New Delhi, June 10: The para commandos who carried out the attack against insurgents along Indo-Myanmar border on Tuesday are a part of the Parachute Regiment of Indian Army, trained for special operations like the one just concluded.
All three wings of the armed forces have their own commando units, trained specially for operations involving direct action.
These commandos handle operations like hostage rescue, counter-terrorism, unconventional warfare, special reconnaissance, foreign internal defense, counter-proliferation, counter-insurgency, seek and destroy and personnel recovery.
While the Indian Army has the Parachute Regiment, popularly called the para commandos, the Indian Navy has the marine commandos (MARCOS) and the Indian Air Force the Garud Commando Force.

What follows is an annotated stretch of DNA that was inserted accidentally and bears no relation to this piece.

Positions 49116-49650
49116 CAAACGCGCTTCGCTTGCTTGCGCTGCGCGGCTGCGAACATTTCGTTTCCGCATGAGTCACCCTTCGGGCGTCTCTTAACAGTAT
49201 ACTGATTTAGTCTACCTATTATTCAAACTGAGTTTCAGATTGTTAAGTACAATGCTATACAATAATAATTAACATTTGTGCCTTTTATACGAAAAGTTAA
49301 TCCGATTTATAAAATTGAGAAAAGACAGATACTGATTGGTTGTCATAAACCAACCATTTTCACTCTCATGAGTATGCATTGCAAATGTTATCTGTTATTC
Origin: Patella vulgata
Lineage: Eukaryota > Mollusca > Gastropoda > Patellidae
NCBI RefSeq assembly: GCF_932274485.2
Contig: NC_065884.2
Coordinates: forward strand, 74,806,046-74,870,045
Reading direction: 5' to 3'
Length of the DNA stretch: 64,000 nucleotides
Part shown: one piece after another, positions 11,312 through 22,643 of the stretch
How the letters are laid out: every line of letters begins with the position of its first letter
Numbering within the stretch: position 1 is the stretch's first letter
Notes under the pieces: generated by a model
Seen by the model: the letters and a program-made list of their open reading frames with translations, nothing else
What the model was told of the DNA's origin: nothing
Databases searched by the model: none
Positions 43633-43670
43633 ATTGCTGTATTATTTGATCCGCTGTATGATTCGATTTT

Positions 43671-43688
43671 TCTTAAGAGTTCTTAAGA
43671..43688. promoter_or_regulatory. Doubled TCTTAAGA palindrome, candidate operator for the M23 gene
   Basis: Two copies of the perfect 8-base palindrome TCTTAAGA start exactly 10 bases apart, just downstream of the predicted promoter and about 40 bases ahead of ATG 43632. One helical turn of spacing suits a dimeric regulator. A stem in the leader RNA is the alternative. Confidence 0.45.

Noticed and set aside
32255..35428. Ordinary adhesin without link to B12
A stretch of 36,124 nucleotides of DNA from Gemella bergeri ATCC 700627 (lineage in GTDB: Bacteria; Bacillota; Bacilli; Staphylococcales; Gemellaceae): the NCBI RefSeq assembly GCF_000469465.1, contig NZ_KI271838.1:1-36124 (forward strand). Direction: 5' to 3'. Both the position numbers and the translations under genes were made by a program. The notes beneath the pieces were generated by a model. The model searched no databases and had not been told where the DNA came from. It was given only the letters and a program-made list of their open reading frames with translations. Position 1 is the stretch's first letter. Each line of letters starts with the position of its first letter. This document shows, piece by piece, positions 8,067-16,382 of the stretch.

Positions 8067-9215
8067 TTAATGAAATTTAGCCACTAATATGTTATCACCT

The Parachute Regiment was raised in 1945 but was disbanded after the World War II. It was re-raised in 1952 and is made up of seven Special Forces, six airborne, two Territorial Army and one counter-insurgency (Rashtriya Rifles) battalions.
These commandos have played significant roles in special combat, ranging from the Indo-Pakistan war of 1971, Operation Bluestar, Operation Pawan in Sri Lanka and in several anti-terror operations.
During Operation Bluestar, commandos of 1 Para (SF) were tasked to lead the attack on the Golden Temple for evicting Sikh militants hold up there.
They were a part of the Indida Peace-Keeping Force in Sri Lanka and were also involved in Operation Cactus in Maldives.
In 1999, nine Parachute regiment battalions were deployed for Operation Vijay in Kargil and played a significant role in the conflict.
The para commandos have also been involved in several counter-insurgency operations in Jammu and Kashmir and the northeastern states.
They have also been involved in United Nations' peacekeeping operations, including those in Korea (1950-54), Gaza (1956-58) and UNAMSIL in Sierra Leone (2000).